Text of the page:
4  Economy / Goods / Re: Loaded Aluminum Casascius Coins [50 mBTC] [10 coins remaining] on: July 12, 2013, 04:16:15 PM
I had two of these coins on hold.  I had requested the hold privately.  This is the official "Buying them" order.  Two of these coins, please! (totals BTC0.16 without shipping costs, read on for details)

The stated BTC0.05 shipping cost is, I assume, for first-class mail.  I'm going to request that you ship it as Priority mail, which is a bit more expensive, but personally I've had more mail get to me when it's shipped as Priority mail than when sent first-class.  (It's also not as expensive as Express mail, but still more expensive than first class).

Let me know what the final cost is with shipping, as we discussed privately, and send me a BTC address to send to, and I'll send the BTC your way.  Smiley

(I sent you the shipping address privately, as well)

(Retroactive edit: With shipping costs based on gox last at the time, total BTC sent to serp was 0.219.)
5  Other / Beginners & Help / Re: Hello and a question on the Qt client. on: June 22, 2013, 09:56:24 PM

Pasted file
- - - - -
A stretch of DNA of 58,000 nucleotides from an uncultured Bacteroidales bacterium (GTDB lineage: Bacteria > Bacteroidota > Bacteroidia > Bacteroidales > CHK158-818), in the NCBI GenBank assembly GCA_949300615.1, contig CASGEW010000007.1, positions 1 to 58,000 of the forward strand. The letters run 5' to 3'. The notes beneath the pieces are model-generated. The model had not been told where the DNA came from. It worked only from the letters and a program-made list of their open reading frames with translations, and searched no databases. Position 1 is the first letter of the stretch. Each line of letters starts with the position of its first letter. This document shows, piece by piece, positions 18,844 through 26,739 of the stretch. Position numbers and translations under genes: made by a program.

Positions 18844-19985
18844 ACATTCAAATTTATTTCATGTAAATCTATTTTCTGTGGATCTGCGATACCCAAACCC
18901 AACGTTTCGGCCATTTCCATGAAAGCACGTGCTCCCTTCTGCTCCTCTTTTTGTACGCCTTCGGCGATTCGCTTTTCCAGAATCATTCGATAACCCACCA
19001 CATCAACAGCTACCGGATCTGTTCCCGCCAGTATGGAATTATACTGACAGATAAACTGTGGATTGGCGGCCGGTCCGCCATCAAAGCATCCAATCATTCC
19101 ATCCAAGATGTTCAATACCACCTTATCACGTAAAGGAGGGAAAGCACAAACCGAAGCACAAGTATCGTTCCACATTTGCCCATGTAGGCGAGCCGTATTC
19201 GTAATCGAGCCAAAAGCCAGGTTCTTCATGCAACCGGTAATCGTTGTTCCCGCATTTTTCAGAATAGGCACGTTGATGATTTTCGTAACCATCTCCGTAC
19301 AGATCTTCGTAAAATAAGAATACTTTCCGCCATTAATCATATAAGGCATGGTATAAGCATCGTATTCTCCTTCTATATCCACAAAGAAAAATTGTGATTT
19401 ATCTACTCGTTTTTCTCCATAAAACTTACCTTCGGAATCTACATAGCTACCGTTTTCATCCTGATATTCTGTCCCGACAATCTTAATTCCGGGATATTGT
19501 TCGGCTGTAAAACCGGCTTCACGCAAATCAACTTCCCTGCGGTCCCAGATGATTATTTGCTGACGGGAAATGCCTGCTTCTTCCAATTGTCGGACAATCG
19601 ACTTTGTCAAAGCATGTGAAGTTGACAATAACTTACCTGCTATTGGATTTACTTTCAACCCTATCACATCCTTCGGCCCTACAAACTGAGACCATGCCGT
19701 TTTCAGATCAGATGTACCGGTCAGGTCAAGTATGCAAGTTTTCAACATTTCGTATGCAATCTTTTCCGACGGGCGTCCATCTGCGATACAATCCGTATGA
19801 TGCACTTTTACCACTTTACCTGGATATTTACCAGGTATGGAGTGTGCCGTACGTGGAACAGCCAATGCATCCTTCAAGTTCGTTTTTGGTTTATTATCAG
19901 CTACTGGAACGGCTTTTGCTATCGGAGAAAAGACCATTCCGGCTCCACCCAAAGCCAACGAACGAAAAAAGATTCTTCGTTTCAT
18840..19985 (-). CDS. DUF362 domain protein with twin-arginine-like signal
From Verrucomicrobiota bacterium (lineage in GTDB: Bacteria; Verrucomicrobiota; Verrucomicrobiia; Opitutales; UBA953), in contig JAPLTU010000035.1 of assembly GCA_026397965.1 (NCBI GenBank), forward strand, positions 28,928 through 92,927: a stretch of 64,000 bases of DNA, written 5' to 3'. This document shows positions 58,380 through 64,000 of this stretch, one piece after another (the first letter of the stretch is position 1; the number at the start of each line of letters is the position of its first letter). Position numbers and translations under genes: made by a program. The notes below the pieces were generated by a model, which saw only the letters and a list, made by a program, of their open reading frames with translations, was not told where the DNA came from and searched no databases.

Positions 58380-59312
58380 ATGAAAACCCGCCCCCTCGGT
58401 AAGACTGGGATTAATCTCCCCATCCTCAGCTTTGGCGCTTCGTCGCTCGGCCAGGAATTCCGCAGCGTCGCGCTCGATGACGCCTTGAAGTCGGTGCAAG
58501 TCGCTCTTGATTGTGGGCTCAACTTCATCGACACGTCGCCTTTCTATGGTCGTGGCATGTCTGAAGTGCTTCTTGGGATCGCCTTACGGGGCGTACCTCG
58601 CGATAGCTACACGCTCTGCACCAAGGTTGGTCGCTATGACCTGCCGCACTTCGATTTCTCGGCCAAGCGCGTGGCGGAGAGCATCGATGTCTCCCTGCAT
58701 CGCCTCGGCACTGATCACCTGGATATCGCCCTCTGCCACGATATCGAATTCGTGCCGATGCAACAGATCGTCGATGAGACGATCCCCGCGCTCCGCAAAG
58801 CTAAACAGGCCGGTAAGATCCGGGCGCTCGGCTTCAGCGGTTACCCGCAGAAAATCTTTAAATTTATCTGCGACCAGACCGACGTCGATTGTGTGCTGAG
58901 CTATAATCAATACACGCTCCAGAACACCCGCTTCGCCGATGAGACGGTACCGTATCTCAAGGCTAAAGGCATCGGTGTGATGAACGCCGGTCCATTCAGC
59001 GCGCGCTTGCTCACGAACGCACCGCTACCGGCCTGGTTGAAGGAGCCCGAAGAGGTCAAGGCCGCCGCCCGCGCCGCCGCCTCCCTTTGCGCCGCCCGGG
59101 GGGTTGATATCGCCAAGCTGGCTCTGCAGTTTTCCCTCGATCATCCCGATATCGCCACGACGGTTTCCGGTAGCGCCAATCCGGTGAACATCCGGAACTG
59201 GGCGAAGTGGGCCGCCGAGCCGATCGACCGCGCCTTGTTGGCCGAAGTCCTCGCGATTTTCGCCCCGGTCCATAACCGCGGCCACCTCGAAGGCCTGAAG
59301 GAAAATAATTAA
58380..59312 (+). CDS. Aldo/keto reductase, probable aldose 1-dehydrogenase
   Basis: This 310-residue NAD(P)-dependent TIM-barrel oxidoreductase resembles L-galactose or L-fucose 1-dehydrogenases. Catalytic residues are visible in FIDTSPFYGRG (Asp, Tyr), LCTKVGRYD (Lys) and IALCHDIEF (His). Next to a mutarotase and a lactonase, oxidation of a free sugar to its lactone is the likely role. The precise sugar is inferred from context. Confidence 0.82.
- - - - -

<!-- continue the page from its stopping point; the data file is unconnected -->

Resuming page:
This is something I've wanted in bitcoin-qt as well, and was surprised when i saw it just say "unknown".

I mean, a workaround is to just grab the transaction ID and throw it into blockchain.info's search function if you really want to know the "From" address, but...
6  Other / Beginners & Help / Re: Downsides of using web wallets? on: June 22, 2013, 09:37:49 PM
If it were *your* choice between a web wallet or a bitcoin-qt client running 24/7 for the purposes of receiving bitcoin, which would you choose for the specific case here?
Ehm...you don't need to have it running to receive coins o,O
I would probably use the online-wallet for this.

I'm tired, forgive my fail at typing.  running 24/7 so i can, say, VPN in and get an at-a-glance balance Wink